Armed FSB officers detained Danish citizen Dennis Christensen in the southern Russian city of Oryol in May 2017, shortly after Moscow banned what it said was an extremist organisation.
“We deeply regret the conviction of Dennis Christensen — an innocent man who did not commit any real crime,” said Yaroslav Sivulskiy, a spokesman for the Jehovah's Witnesses in Russia who was in court.
“It is sad that reading the Bible, preaching, and living a moral way of life is again a criminal offence in Russia,” he added.
Christensen, who moved to southern Russia as an adult and is married to a Russian woman, insisted in closing remarks last week that he had “never committed any criminal acts”.
“I hope that today is the day that Russia defends freedom of religion,” he told journalists as he entered the packed courtroom on Wednesday.
An AFP photographer outside the courtroom saw Christensen, 46, being led past a mass of supporters by police officers following the verdict.
The Jehovah's Witnesses, a US-based Christian evangelical movement, will appeal the verdict within 10 days, according to a statement from the organisation's head office.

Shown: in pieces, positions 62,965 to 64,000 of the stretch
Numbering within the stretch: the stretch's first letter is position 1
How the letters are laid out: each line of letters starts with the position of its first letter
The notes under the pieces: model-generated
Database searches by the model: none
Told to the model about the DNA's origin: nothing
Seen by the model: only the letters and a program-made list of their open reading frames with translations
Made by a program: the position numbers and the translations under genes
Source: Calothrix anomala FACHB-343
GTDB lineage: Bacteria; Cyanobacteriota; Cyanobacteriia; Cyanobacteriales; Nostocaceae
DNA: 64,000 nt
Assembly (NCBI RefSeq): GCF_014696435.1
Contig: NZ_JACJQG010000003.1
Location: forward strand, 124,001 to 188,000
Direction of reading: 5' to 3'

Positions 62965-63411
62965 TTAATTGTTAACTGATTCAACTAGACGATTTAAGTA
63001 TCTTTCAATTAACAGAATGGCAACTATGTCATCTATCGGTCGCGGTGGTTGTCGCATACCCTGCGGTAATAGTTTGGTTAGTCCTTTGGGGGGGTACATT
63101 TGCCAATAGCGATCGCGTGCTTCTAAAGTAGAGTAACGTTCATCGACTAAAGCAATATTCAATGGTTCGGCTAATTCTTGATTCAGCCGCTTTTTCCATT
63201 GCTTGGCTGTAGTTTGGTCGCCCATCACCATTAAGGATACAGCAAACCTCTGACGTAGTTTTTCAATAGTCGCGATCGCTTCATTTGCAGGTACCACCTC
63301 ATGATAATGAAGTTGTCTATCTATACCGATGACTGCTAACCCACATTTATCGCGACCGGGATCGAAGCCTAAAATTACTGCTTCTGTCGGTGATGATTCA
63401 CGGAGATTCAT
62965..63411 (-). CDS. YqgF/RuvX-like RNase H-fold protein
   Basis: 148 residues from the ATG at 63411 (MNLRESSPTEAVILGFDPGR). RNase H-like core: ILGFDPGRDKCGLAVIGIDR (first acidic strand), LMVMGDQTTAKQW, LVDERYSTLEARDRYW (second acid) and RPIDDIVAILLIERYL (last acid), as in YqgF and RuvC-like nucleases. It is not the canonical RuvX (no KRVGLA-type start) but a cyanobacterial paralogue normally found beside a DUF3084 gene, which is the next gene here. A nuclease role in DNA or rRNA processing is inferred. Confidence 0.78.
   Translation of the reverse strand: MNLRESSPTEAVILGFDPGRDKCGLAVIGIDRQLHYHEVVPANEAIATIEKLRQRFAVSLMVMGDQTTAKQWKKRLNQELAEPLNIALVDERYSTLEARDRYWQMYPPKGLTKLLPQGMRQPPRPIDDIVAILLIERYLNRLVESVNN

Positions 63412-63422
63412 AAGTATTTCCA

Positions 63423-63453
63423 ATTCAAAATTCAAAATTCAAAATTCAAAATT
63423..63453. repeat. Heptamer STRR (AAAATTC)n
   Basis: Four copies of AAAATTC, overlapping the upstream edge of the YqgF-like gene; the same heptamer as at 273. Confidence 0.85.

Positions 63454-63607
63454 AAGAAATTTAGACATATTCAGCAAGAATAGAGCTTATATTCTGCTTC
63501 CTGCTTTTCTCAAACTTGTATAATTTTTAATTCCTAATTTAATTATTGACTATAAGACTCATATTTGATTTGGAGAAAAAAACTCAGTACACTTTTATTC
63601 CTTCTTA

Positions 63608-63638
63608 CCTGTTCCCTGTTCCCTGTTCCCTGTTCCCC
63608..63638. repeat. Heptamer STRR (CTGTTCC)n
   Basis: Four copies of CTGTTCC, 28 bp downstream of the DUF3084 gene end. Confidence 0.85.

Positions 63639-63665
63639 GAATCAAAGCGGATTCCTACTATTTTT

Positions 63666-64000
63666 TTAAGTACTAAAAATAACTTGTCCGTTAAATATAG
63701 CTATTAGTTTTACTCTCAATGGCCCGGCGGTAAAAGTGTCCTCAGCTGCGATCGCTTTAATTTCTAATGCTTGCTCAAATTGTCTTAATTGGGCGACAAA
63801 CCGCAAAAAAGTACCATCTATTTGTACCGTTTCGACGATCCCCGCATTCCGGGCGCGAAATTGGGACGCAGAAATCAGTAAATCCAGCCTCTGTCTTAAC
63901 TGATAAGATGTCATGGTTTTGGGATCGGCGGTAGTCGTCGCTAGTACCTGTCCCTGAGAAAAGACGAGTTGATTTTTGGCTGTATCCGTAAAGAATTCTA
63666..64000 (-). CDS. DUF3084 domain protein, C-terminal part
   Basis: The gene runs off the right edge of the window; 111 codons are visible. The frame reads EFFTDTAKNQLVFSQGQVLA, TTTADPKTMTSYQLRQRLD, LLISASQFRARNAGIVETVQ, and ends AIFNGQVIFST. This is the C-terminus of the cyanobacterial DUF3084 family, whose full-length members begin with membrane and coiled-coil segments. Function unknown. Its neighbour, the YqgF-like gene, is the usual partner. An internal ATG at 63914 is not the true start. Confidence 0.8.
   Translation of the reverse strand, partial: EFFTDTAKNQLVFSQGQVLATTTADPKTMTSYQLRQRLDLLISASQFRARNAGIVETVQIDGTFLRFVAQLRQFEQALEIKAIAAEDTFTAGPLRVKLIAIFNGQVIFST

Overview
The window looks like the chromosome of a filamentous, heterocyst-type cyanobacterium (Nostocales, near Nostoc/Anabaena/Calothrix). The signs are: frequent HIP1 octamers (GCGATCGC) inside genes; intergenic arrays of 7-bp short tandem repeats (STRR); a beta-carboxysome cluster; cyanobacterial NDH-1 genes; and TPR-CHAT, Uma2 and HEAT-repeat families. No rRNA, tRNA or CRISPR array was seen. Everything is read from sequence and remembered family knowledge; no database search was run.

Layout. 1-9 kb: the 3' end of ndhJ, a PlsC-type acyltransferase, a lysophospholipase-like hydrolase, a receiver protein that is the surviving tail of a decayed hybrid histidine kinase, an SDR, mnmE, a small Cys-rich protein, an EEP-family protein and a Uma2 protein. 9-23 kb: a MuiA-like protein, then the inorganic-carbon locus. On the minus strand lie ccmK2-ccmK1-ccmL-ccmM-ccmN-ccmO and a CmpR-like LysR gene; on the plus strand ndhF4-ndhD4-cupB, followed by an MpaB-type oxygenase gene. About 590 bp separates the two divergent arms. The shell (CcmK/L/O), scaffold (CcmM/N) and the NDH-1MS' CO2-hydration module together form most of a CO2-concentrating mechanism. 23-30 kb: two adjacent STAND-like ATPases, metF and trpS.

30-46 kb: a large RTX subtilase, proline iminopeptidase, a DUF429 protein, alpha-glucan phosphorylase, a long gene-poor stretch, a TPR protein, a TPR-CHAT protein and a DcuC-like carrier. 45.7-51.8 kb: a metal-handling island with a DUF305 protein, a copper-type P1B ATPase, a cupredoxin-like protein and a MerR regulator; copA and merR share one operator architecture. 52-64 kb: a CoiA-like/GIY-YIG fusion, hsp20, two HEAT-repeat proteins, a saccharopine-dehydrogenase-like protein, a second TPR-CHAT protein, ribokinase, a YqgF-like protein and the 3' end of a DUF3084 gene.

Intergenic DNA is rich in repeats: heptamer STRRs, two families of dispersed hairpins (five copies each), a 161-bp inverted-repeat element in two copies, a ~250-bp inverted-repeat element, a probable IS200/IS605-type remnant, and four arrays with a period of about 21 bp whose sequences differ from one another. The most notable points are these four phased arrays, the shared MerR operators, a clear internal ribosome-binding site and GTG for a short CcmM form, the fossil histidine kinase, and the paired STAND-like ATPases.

Rights groups have condemned the trial, with Amnesty International saying it was “emblematic of the grave human rights violations” taking place in Russia.
Authorities in 2017 amended an existing anti-extremism law to mention Jehovah's Witnesses specifically, ordering their dissolution in Russia.
Since then, there has been an intensifying crackdown on believers, with around 90 criminal trials now pending in dozens of regions of Russia, according to the group.
More than 20 properties belonging to the organisation or its members have been confiscated by law enforcement, its US-based office said.
The 33-year-old leader of the Jehovah's Witness organisation in Ivanovo, a city northeast of Moscow, was arrested last week on extremism charges, Russian media reported.
The Jehovah's Witnesses say they number more than 170,000 in Russia, a country of 144 million people where most are Orthodox Christians. Thousands more of their members have fled abroad.
Members of the group — a movement that began in the United States in the 19th century — consider modern churches to have deviated from the Bible's true teachings.
They reject modern evolutionary theory and refuse blood transfusions.
In a report last year, Human Rights Watch accused the Russian authorities of a “sweeping campaign” of harassment and persecution against the movement.
In 2010, the European Court of Human Rights ruled that the dissolution six years earlier of the movement's Moscow branch had violated the right to freedom of religion and association.
The powerful Russian Orthodox Church has spoken out against the group, with one church official branding it a “destructive sect”.